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Tips for avoiding (sleep) debt during the holidays

Here are some tips for avoiding sleep loss whenever possible and getting the best sleep you can during a hectic time.

What is holiday sleep debt?

Just like it sounds, it’s the systematic expenditure of sleep time over the holiday season, which results in the physical, mental, and emotional health consequences and effects of sleep deprivation.

Many of us “play now, pay later” for all those late or restless nights that happen between Thanksgiving and the New Year.

And we do end up paying later… with compromised immune systems, ongoing fatigue, weight gain, and mood disorders : all the things that result from the accumulation of sleep debt.

How to avoid holiday sleep debt

Reassess your plans.

Socializing is a big part of the holiday season, but how much is too much? If you’re out later than usual several nights a week for a couple of weeks in a row, you’re going to feel the after effects in January by way of colds and flu, fatigue, and even mild depression.

Try to prioritize your time so you take part in the occasions that mean the most to you, but don’t pressure yourself into doing it all, if “doing it all” means illness and exhaustion later.

Simplify your holiday traditions.

You may find yourself just barely able to keep up with decorating the house inside and out, baking food gifts and holiday treats, and managing your holiday card list.

Instead of your usual decorations, see what you can do at a minimum that still captures your holiday spirits.

Consider choosing easier recipes for gifts and meals, or find recipes you can make ahead, so that you can save yourself some time (and stress) in the kitchen.

Sometimes, sending a holiday card in the new year is a refreshing, less stressful alternative to getting all those envelopes stuffed, signed, stamped, and mailed before the holidays.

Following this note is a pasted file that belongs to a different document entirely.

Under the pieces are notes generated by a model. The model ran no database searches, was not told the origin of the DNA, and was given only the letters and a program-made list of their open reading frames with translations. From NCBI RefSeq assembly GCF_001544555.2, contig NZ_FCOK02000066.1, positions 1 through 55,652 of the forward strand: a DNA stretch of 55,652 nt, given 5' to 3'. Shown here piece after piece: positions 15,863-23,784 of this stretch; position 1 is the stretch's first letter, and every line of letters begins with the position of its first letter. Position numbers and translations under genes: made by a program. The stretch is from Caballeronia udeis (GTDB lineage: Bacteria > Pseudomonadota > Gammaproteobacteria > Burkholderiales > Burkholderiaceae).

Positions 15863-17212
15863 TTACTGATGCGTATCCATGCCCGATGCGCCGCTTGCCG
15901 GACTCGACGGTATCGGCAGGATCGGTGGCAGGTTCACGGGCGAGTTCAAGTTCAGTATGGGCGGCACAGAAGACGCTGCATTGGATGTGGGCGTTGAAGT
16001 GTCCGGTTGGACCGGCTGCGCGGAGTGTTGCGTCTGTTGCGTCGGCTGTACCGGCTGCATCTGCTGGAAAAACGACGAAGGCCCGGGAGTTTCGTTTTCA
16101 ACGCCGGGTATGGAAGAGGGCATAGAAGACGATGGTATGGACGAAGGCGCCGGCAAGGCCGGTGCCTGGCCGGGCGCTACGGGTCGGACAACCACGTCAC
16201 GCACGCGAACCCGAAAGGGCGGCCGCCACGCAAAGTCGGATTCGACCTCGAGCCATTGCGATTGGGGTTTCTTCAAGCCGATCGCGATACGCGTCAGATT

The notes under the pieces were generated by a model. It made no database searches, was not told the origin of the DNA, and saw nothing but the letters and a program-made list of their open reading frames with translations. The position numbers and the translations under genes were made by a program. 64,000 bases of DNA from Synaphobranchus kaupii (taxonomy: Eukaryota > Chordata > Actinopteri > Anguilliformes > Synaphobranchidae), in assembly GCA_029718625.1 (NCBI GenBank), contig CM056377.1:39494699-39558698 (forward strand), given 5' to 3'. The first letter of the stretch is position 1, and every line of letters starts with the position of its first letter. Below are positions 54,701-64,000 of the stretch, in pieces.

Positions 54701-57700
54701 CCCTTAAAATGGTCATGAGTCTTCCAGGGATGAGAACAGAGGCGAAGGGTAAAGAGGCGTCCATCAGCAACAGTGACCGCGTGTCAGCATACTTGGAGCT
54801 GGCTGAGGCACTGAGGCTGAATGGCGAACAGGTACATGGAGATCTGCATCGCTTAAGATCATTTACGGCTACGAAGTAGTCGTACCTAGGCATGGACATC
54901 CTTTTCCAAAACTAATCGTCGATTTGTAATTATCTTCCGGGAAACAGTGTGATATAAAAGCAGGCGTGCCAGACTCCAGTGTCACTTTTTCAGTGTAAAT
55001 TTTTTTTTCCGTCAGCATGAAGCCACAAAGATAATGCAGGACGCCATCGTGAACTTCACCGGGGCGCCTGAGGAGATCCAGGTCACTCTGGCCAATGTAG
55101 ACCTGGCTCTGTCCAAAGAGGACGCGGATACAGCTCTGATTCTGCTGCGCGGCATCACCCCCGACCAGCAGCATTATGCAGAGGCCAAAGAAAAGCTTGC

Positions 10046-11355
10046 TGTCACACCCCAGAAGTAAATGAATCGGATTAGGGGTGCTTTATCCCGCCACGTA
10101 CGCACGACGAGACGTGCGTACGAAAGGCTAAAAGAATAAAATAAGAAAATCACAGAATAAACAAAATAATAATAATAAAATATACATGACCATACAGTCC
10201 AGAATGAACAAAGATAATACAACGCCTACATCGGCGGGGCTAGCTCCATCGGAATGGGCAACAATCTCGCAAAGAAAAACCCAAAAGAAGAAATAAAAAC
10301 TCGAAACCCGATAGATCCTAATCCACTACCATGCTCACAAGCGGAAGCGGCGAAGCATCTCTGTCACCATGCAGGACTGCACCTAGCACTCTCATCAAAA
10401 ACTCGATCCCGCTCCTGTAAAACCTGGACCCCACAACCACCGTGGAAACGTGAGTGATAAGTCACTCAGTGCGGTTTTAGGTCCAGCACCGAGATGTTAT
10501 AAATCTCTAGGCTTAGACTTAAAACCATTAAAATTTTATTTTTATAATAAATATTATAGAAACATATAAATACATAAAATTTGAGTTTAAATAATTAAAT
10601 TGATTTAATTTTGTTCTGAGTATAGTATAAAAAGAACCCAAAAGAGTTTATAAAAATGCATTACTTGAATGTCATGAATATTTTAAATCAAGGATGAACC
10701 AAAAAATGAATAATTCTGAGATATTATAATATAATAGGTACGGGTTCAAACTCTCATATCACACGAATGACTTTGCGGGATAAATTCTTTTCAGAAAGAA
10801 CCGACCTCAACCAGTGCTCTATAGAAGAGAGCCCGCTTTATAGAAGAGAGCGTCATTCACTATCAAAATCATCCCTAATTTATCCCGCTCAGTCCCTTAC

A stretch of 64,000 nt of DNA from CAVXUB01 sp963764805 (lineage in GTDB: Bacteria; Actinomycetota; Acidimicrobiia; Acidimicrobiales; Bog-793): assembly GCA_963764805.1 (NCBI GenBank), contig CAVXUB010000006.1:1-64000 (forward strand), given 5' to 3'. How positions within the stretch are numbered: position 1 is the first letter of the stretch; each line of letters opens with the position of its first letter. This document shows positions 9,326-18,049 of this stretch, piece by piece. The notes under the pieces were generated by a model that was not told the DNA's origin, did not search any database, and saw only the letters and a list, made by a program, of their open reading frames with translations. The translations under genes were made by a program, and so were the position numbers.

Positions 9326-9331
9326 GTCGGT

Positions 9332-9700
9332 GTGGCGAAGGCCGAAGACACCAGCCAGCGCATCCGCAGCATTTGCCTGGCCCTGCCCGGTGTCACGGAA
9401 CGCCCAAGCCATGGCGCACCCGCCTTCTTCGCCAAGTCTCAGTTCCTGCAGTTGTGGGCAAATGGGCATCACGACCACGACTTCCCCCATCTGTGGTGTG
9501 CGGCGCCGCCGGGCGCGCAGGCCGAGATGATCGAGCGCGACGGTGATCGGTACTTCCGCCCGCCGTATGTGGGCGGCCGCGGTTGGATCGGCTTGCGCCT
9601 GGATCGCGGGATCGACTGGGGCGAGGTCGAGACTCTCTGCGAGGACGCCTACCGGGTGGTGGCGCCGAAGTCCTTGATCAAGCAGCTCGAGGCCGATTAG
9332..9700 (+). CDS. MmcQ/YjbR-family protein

Any time you can simplify a holiday project means you can give yourself more time for self care, which includes sleep.

If you can get away with it, sleep until you wake up.

This doesn’t work for people who commute in the morning, but if you don’t have to be anywhere first thing in the morning, put away your alarm clock and just sleep until you wake up. Then get out of bed and take care of your day as you normally would. You’d be surprised what that last bit of extra sleep in the morning will do for your energy levels.

Stick to rituals whenever possible.

The holidays are, of necessity, disruptive. They require you to shift your schedule, make extra plans, and travel, as well as tend to a lot of details and tasks that you normally don’t manage.

If you can still achieve a consistent bedtime, or remember to stop drinking caffeine after 3pm to preserve your ability to fall asleep at night, or sneak in that morning walk, do it.

Also, don’t skip the things that normally help you relax at night or which reconnect you with the parts of ordinary life that give you strength, like spending time with your children reading books or making phone calls to aging parents who live far away.

Every way that you can stick to practicing good sleep hygiene and relaxation techniques will result in better sleep overall.

Listen to your body.

If you feel tired or fatigued, it’s a sign you probably need a little more sleep, either in the form of a brief afternoon nap or through the act of going to bed a little earlier.

Prepare to be tired after big events like office parties by planning to sleep in the next morning or go to bed earlier the following night.

Take a nap prior to an event you know will keep you up late.

‘Tis the season to treat yourself.

Many people enjoy shopping for gifts for others, but also enjoy purchasing treats for themselves during the holidays.Why not treat yourself to a freshly made bed, a candle-lit bath, aromatherapy, soft music, or a glass of warm milk or sleep-enhancing herbal tea at bedtime?

You could celebrate your own version of the “12 Days of Christmas” by trying out a new, fun and relaxing bedtime ritual each night following a “12 Nights of Christmas” theme.

However you celebrate your holiday traditions, there’s no reason not to ensure that adequate, quality sleep is part of those traditions.

Sleep is not only physically restorative, but it enhances our moods and gives us renewed energy to tackle each day in a season fraught with challenges like bad weather, illness, darkness, traffic, shopping lines, family tensions, and more.

Give yourself the gift of sleep every night you can, and you will truly thank yourself later.

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